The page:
Septic Tank Size: How to Choose & Why it Matters
Why Choosing the Right Septic Tank Size Matters
When wastewater enters the reservoir, it needs time to separate. Buoyant materials collect at the top, in a layer called “scum.” This will include things like grease, oil, and toilet paper. Dense materials will fall to the bottom in a layer referred to as “sludge.” The partially clarified liquid in the center is called “effluent,” and, once the solids separate from it, it can move onto the next phase, which is typically a leach field. If a unit is too small, it can be easily overwhelmed by several people taking showers or by doing too many loads of laundry. The liquid will try to go out to the leach field before it has had a chance to separate and this can clog the system, as well as pose health risks. The bacteria in the tank also breaks down the sludge, and as much as 50% will be turned into liquid and gasses if the reservoir is effective, so going with bigger dimensions helps ensure you don’t have to have it pumped more than normal. Going bigger also allows you to add on bedrooms without upgrading later and accommodate house guests without worry of an issue. However, there are some downsides to going too big, which include the initial costs and the potential for freezing in the winter.
How to Choose the Right Septic Tank Size
How Much Water Do You Use?
The amount of wastewater the household creates is very closely related to how much potable water comes in. If your family already has city water, versus well water, or is coming from a home that does, it’s easy to tell how much you’ve been using. If not, you can use the guide below to get a general idea as to how much water you’re using.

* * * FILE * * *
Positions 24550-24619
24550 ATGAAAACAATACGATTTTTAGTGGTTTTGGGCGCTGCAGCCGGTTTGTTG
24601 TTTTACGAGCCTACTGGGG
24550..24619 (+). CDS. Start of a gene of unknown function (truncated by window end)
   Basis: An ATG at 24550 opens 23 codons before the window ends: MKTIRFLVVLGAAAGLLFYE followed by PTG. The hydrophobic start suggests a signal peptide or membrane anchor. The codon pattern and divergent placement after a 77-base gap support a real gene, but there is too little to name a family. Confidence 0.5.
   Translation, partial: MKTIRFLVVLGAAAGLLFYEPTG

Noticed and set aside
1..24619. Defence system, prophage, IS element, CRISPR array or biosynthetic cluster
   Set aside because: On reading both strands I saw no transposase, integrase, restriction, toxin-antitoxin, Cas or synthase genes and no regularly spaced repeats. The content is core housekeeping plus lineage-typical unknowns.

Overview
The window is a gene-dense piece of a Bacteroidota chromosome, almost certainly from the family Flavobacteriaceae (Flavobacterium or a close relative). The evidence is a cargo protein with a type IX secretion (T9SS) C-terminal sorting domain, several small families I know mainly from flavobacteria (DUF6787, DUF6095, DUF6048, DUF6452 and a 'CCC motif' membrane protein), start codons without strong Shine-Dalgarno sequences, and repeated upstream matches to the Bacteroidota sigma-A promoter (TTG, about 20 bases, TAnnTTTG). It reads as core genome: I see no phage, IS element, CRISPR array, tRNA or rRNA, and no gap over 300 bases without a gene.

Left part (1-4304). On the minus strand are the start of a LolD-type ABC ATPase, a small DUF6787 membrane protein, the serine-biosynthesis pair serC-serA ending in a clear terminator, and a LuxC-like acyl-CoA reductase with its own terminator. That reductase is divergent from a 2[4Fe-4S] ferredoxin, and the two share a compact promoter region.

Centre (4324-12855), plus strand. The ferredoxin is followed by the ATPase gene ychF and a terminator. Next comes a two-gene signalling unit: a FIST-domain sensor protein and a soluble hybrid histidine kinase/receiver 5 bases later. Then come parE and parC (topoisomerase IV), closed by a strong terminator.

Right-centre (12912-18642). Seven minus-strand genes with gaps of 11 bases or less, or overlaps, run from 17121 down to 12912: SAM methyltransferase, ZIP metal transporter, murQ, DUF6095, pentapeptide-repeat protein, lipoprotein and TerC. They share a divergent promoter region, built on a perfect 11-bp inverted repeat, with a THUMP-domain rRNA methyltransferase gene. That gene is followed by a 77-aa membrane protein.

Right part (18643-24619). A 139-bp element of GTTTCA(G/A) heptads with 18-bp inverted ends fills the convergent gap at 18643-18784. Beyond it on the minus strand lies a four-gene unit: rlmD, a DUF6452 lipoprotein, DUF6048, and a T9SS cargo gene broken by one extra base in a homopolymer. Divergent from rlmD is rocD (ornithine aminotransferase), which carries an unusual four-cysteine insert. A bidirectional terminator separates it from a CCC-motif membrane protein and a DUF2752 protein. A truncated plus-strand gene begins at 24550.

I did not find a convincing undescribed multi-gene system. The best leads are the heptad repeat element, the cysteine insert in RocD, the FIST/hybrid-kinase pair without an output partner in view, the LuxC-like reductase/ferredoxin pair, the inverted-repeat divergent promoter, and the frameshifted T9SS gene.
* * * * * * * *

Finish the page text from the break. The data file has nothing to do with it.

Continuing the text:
Regular Use: 50-100 gallons per person per day
Bathing: 25-60 gallons per bath/ shower
Dishwasher: 7-50 gallons per load (check your manual)
Garbage Disposal: 4-6 gallons per day
There are other things, such as pools, water softeners, and lawn irrigation that are not included here. Try to keep these in mind as you work out your estimate. In homes with low water usage, your reservoir will need to hold roughly twice the number of gallons you use. As your water usage goes up, the gap narrows some.
There is a myriad of guidelines that pertain to choosing the right tank size and some local codes may apply based on where you’re living. The number of people, rooms, bathrooms, and fixtures in the home may all be used to help calculate the minimum septic tank size for your needs. The guide below will help. If it gives you conflicting results and one aspect of your home bumps up the reservoir volume, it’s generally best to go larger.
Septic Tank Size (Gallons)
Get Help Choosing the Right Septic Tank Size
These numbers only serve as a general guideline, and the functionality of your entire system depends on you getting your numbers right. Don’t leave it to chance. Call CMAC Septic Service and let our partner technician evaluate what’s best for your needs, based on how your water usage and circumstances. Our partner technicians can also help with installing and maintaining your system, so you can rest assured it’s done right, will serve you well, and will last for decades. Call (256) 474-8281 today.